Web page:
5. A manufacturer of chokes for shotguns tests a choke by shooting \(15\) patterns at targets \(40\) yards away with a specified load of shot. The mean number of shot in a \(30\)-inch circle is \(53.5\) with standard deviation \(1.6\). Construct an \(80\%\) confidence interval for the mean number of shot in a \(30\)-inch circle at \(40\) yards for this choke with the specified load. Assume a normal distribution of the number of shot in a \(30\)-inch circle at \(40\) yards for this choke.
  6. In order to estimate the speaking vocabulary of three-year-old children in a particular socioeconomic class, a sociologist studies the speech of four children. The mean and standard deviation of the sample are \(\bar{x}=1120\) and \(s = 215\) words. Assuming that speaking vocabularies are normally distributed, construct an \(80\%\) confidence interval for the mean speaking vocabulary of all three-year-old children in this socioeconomic group.
  7. A thread manufacturer tests a sample of eight lengths of a certain type of thread made of blended materials and obtains a mean tensile strength of \(8.2\) lb with standard deviation \(0.06\) lb. Assuming tensile strengths are normally distributed, construct a \(90\%\) confidence interval for the mean tensile strength of this thread.
  8. An airline wishes to estimate the weight of the paint on a fully painted aircraft of the type it flies. In a sample of four repaintings the average weight of the paint applied was \(239\) pounds, with sample standard deviation \(8\) pounds. Assuming that weights of paint on aircraft are normally distributed, construct a \(99.8\%\) confidence interval for the mean weight of paint on all such aircraft.
  9. In a study of dummy foal syndrome, the average time between birth and onset of noticeable symptoms in a sample of six foals was \(18.6\) hours, with standard deviation \(1.7\) hours. Assuming that the time to onset of symptoms in all foals is normally distributed, construct a \(90\%\) confidence interval for the mean time between birth and onset of noticeable symptoms.
  10. A sample of \(26\) women’s size \(6\) dresses had mean waist measurement \(25.25\) inches with sample standard deviation \(0.375\) inch. Construct a \(95\%\) confidence interval for the mean waist measurement of all size \(6\) women’s dresses. Assume waist measurements are normally distributed.

Additional Exercises

  1. Botanists studying attrition among saplings in new growth areas of forests diligently counted stems in six plots in five-year-old new growth areas, obtaining the following counts of stems per acre: \[\begin{matrix} 9,432 & 11,026 & 10,539\\ 8,773 & 9,868 & 10,247 \end{matrix}\]
    Construct an \(80\%\) confidence interval for the mean number of stems per acre in all five-year-old new growth areas of forests. Assume that the number of stems per acre is normally distributed.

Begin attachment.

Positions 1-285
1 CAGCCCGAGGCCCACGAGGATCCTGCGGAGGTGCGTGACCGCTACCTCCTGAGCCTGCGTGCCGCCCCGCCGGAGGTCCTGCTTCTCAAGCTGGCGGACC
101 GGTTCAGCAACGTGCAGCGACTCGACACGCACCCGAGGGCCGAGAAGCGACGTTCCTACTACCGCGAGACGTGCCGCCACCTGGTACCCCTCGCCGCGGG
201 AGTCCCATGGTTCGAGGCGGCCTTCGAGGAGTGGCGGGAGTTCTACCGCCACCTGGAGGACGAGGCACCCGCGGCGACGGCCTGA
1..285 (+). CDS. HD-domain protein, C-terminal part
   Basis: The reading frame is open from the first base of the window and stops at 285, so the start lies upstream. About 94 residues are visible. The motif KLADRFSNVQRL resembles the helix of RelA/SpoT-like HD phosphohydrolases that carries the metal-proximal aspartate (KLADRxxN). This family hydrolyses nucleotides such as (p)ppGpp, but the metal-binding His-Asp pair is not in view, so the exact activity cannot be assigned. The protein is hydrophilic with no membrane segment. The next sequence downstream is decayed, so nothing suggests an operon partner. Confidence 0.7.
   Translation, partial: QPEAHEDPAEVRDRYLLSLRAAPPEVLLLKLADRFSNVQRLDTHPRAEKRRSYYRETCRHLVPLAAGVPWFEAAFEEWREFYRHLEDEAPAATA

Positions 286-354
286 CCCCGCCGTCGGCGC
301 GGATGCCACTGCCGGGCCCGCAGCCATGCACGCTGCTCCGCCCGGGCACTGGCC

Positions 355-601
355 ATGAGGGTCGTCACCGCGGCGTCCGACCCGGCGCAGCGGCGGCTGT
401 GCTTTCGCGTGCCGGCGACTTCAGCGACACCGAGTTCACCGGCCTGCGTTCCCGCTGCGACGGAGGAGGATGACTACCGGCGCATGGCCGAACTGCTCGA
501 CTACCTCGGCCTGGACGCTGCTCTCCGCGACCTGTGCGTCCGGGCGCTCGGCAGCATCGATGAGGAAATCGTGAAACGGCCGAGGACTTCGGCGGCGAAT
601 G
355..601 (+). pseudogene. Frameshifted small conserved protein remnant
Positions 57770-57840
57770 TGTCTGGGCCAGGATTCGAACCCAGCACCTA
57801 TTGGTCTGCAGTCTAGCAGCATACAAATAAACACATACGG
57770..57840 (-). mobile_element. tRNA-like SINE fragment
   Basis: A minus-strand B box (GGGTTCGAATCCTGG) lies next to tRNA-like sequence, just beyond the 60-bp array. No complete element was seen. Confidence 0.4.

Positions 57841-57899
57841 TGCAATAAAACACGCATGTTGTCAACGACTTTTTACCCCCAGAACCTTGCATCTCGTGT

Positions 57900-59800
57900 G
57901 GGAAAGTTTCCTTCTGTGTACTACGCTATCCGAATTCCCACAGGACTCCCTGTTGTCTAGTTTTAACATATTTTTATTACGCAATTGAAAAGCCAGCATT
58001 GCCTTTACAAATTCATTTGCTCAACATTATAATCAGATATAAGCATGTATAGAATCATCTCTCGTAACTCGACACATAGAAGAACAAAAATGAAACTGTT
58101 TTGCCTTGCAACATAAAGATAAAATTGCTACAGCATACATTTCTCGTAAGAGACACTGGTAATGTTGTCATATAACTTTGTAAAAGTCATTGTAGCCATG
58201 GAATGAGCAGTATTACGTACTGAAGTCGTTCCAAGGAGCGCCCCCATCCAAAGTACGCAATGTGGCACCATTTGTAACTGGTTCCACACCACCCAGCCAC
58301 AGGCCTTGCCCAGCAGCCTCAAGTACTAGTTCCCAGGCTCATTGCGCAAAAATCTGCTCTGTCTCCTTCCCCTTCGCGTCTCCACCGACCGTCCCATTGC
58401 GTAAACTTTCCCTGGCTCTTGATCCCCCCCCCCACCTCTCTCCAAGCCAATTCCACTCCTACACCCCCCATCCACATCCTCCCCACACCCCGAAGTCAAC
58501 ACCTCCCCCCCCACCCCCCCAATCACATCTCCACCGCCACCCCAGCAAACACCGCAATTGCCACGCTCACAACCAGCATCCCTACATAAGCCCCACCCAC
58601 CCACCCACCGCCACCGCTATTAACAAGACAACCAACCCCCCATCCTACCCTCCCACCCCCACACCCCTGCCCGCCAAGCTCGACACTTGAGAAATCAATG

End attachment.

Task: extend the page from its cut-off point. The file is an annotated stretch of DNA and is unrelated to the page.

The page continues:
2. Nutritionists are investigating the efficacy of a diet plan designed to increase the caloric intake of elderly people. The increase in daily caloric intake in \(12\) individuals who are put on the plan is (a minus sign signifies that calories consumed went down): \[\begin{matrix} 121 & 284 & -94 & 295 & 183 & 312\\ 188 & -102 & 259 & 226 & 152 & 167 \end{matrix}\]
    Construct a \(99.8\%\) confidence interval for the mean increase in caloric intake for all people who are put on this diet. Assume that population of differences in intake is normally distributed.
  3. A machine for making precision cuts in dimension lumber produces studs with lengths that vary with standard deviation \(0.003\) inch. Five trial cuts are made to check the machine’s calibration. The mean length of the studs produced is \(104.998\) inches with sample standard deviation \(0.004\) inch. Construct a \(99.5\%\) confidence interval for the mean lengths of all studs cut by this machine. Assume lengths are normally distributed. Hint: Not all the numbers given in the problem are used.
  4. The variation in time for a baked good to go through a conveyor oven at a large scale bakery has standard deviation \(0.017\) minute at every time setting. To check the bake time of the oven periodically four batches of goods are carefully timed. The recent check gave a mean of \(27.2\) minutes with sample standard deviation \(0.012\) minute. Construct a \(99.8\%\) confidence interval for the mean bake time of all batches baked in this oven. Assume bake times are normally distributed. Hint: Not all the numbers given in the problem are used.
  5. Wildlife researchers tranquilized and weighed three adult male polar bears. The data (in pounds) are: \(926, 742, 1109\). Assume the weights of all bears are normally distributed.
    1. Construct an \(80\%\) confidence interval for the mean weight of all adult male polar bears using these data.